Their average parole period is18.3months,one year longer than the average4.8months of all the135,283fixed-term parolees.Their parole period ranged from less than one month to75months,indicating that there is a wide variety among parolees,some are released on parole long before the completion of their terms and others are released just before the completion of their terms.
Fig. 5-5-2-26 Parole period of long fixed-term parolees(accumulated total of1994-2003)
(6) Amnesty for life parolees
A parolee serving life imprisonment sentence is placed under supervision for a lifetime unless he/she receives an amnesty(general amnesty,special amnesty,commutation of sentence,or remission of execution of sentence). Fig. 5-5-2-27 shows the number of life parolees who received amnesty(remission of execution of sentence)in the past20years.
Fig. 5-5-2-27 Number of life parolees who received amnesty(remission of execution of sentence)(1984-2003)
(7) Treatment for long-term parolees
As detailed above,most parolees serving long-term sentences have committed serious offenses such as homicide and robbery resulting in death or injury and therefore tend to be criticized by the society.In addition,they have such problems as(1)it takes a long time for them to adapt to a normal life and live an independent life mostly because many of them have poor abilities,(2)they tend to handle small daily problems inappropriately due to the lack of ordinary social experiences and end up causing trouble,(3)they are estranged from their family members after losing close family members to death or failing to establish good relationships with them and live lonely lives as a result,and(4)they,life parolees in particular,tend to have problems with health and employment due to their old age.
It is,therefore,necessary to take special treatment measures exercising parole supervision for parolees serving long-term sentences.For this reason,an intermediate treatment program has been implemented since1979to promote their smooth reintegration into society and to identify their rehabilitation problems to make parole supervision more effective.
Under the intermediate treatment program,a parolee must temporarily stay in a halfway house after being released on parole and receive intensive treatment designed mostly to facilitate their early social adjustment.It is implemented only for those selected by Regional Parole Boards if they agree.The program is for one month,during which a parolee is required by a special parole condition to stay in a certain halfway house to receive treatment.
Intermediate treatment program provides many kinds of support including(1)advice on the official procedures of residential relocation,driver's license,and social insurance,(2)advice and instruction on their jobs,financial balance between income and spending,and other matters essential to build a stable life,(3)social skills training(SST:See column on page385)and counseling service,and(4)meetings and communications with their relatives,employers,and other relevant people and other preparations for their life after finishing intermediate treatment.Intermediate treatment is implemented by probation officers at probation offices and staff members of halfway houses.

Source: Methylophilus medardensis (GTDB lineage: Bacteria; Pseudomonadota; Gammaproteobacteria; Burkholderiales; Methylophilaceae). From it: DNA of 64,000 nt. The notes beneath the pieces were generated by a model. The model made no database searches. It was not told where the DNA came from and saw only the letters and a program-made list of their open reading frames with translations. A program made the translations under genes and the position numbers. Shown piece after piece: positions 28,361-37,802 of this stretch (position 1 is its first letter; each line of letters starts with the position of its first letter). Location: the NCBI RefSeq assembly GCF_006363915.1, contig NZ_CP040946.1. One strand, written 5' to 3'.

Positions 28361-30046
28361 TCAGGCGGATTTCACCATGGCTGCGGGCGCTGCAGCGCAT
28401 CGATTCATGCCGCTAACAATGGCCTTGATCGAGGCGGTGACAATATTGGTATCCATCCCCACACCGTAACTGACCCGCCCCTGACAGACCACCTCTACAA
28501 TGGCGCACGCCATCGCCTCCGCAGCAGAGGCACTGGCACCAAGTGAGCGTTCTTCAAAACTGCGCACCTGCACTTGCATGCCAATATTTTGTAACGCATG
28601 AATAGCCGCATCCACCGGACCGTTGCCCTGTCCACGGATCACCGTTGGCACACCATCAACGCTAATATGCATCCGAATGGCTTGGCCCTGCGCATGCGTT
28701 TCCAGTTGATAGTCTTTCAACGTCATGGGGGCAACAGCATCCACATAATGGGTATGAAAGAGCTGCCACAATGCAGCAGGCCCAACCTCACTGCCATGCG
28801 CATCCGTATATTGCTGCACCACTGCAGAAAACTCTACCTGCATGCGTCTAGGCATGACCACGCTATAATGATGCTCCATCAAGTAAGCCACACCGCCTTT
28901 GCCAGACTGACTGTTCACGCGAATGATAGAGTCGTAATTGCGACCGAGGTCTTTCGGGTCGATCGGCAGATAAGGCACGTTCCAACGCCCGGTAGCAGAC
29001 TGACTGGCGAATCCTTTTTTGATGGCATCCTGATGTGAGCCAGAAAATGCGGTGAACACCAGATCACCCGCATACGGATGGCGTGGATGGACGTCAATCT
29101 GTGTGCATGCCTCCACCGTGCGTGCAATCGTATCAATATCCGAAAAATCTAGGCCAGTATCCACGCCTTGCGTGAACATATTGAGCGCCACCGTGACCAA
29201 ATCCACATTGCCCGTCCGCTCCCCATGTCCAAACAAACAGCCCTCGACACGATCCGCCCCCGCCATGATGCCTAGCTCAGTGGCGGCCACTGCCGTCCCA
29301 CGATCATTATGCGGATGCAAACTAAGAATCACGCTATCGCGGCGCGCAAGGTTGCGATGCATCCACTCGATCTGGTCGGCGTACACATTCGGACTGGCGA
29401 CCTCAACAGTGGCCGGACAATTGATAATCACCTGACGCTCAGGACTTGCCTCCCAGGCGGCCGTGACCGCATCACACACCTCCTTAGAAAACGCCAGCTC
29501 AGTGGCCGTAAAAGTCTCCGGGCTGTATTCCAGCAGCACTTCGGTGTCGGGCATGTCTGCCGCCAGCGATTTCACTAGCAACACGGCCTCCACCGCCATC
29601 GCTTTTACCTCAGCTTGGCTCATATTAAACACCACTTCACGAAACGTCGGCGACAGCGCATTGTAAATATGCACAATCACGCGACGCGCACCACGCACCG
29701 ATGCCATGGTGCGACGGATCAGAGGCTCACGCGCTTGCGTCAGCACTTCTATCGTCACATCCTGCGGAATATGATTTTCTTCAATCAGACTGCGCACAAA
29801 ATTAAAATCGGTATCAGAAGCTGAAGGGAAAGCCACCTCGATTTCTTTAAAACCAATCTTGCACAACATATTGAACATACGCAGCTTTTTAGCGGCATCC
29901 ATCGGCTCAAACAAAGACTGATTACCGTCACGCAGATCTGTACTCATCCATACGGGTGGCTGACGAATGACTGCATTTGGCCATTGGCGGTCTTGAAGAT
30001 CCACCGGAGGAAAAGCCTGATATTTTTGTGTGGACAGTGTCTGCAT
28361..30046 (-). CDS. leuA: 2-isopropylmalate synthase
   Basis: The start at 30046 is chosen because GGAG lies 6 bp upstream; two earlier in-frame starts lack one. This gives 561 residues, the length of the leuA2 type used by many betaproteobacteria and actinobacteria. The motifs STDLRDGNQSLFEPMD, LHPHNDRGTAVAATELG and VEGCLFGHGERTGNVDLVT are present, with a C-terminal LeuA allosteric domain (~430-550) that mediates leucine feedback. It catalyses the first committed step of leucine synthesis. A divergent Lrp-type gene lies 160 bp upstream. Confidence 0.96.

Table 5-5-2-28 shows an example of an intermediate treatment program in a halfway house.A parolee,after completing the program,moves to his/her family or relatives and then is supervised by a probation officer and volunteer probation officer in charge of the location of his/her living place.
To further enhance parole supervision for a parolee serving a long-term sentence,the Rehabilitation Bureau of the Ministry of Justice revised the treatment guideline in2000.It decided to appoint more than one probation officer per a parolee,if necessary,and also to have the probation officer meet such a parolee more often especially during the one-year period after release from a prison.The issue of consolation to victims has been incorporated into the revised treatment guidelines.The revised guidelines require the probation officer in charge of him/her to make efforts to keep informed about how the victims are and how they feel about the parolee.The probation officer is also required to awaken the parolee's willingness to express his/her regret and pay damages to the victims and to give him/her guidance and advice on what he/she should do.Since the victims cannot have their damage restored even if the parolee starts leading a respectable and stable life,their treatment now t akes into consideration the consolation of crime victims.
Table 5-5-2-28 Example of the contents of intermediate treatment